Last month, we started the discussion on structure (Part I). Regardless of how much “yellow” we actually have, structure is still vitally important. Remember, it takes into account other areas that are not actually yellow. And just because it looks different for us, doesn’t mean it’s not important.
We started by discussing the usual styles of Insistence and Restlessness and what different score combinations looked like. I also mentioned how some people feel they accomplish more and perform better in the “chaos”. Again, this may be true, but that doesn’t mean a form of structure or organization isn’t important. It just works differently.
Sticking with this example, can you guess what Insistence/Restlessness combination generally produces this style of behavior (examples are in last month’s blog post)?
If your guess is Low Insistence/High Restlessness, you are correct. However, Physical Energy also comes into play here. This example generally includes a High Physical Energy score. We aren’t going to go into too much depth in this triple combination. Just know that with the Low Insistence, the behavior appears disorganized (such as papers all over the desk in seemingly no understood order). The High Restlessness allows focus on a lot of variety in short spurts (looking at things one at a time briefly without an order to them). And with the High Physical Energy, the behavior produces significant energy to accomplish a lot (getting a lot of those papers with tasks on them complete, even though there is no organization).
Notice there is still a form of structure involved, it just doesn’t look structured. For someone on the outside who has different scores, it looks like chaos and we wonder how they are able to function. Yet the individual still gets a lot done. It appears especially random to someone who has a High Insistence/Low Restlessness style. But they understand it in their own way. There is an underlying form of structure that makes sense to them and how they work.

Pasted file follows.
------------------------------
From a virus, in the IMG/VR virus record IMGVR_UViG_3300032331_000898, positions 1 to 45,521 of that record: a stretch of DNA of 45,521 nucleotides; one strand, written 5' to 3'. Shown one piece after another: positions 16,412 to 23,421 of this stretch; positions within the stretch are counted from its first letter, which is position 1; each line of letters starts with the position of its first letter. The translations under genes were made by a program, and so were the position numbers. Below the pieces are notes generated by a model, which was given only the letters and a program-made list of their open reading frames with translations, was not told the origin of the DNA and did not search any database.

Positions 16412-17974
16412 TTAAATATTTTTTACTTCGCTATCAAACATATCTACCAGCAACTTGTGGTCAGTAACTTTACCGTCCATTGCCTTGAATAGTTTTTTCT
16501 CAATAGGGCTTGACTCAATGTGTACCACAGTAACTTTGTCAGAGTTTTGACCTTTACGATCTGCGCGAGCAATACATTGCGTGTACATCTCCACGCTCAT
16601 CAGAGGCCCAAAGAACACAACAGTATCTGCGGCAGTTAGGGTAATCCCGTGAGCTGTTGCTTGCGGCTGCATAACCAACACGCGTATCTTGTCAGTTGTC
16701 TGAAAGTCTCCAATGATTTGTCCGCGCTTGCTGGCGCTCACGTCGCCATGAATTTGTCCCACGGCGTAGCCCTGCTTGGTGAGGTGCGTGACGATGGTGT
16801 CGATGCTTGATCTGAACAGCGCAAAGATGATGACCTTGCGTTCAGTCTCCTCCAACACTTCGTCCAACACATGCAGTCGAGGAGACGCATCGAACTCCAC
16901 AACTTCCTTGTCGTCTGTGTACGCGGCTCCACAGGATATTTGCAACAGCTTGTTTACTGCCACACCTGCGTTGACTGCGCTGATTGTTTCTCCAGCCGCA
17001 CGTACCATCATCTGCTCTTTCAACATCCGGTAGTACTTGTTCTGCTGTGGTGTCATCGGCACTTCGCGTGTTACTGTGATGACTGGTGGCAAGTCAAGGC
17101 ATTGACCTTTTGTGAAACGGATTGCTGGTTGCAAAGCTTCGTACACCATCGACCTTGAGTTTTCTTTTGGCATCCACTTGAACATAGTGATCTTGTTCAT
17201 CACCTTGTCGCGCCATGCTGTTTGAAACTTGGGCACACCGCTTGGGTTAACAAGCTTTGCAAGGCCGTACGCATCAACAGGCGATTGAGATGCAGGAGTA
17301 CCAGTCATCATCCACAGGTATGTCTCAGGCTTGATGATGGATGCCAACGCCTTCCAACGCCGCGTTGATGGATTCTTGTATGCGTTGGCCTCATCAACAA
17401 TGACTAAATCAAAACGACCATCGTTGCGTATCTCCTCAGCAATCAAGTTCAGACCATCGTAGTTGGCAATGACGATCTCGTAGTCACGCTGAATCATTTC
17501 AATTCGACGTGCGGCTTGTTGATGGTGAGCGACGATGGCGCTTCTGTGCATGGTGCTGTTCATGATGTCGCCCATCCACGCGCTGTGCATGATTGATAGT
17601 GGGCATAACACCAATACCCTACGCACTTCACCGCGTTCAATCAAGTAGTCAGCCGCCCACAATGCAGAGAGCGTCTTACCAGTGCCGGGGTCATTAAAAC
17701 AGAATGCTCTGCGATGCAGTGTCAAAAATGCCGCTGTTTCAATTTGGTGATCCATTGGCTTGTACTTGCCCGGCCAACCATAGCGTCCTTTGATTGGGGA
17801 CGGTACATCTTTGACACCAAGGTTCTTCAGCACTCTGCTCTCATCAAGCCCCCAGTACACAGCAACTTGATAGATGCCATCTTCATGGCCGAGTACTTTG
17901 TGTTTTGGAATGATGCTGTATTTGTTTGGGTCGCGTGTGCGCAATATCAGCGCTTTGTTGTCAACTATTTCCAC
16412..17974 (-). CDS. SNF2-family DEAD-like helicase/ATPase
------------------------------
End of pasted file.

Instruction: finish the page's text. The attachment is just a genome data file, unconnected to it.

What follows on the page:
However, this all deals with external behavior. Next, we are going to look at Needs. As a reminder, Needs are internal and not seen by others. They are our expectations of how the world works on a general scale. Our expectations produce internal needs for an environment that allows us to operate at our full potential. When Needs go unmet, it causes Stress. Stress causes us to lose our efficient/effective behaviors and replaces them with more negative ones. We will discuss Stress in more depth later.
Here are a few Needs score combinations as examples (High scores are above 50, low scores are below 50):
- High Insistence/High Restlessness: A need for detailed instructions, defined rules and procedures, and solid plans in place. But at the same time, a need for variety, changes in routine, and activity. This person needs structure in which to operate but with the ability to operate outside of that structure when necessary.
- Low Insistence/Low Restlessness: A need to have broad boundaries to operate in without strict routines, systems, or procedures to follow. But, at the same time, minimal changes with adequate notice of changes taking place (more of a structure when dealing with change) and need for minimal interruption within a routine. This person needs flexibility in choosing the structure they follow, and then needs that choice to stay constant, without change.
- High Insistence/Low Restlessness: This person needs organization with a focus on the details and constant consistency in process (no interruptions from the routine). Generally, this person can be hard to shift to new systems, procedures, etc. without being involved in the decisions to make the shift. “If it works, why change it.”
- Low Insistence/High Restlessness: This person needs flexibility and variety in routine with freedom from the details and procedure. Generally, this person finds it hard to stick to something even if it is working because they need constant change. “Just because it works, doesn’t mean it can’t be even better.”
Remember, no certain need or combination is better than another. Each has its place, and each is important. The goal is to learn what behaviors go against your needs and cause stress so that you can better manage your needs and your stress behavior. We will finish with the Importance of Structure next month.
Does your current environment work well with your needs? Why or why not?
How can you communicate your needs to others, before the lack of fulfillment causes you stress?
Update: Click here for Part III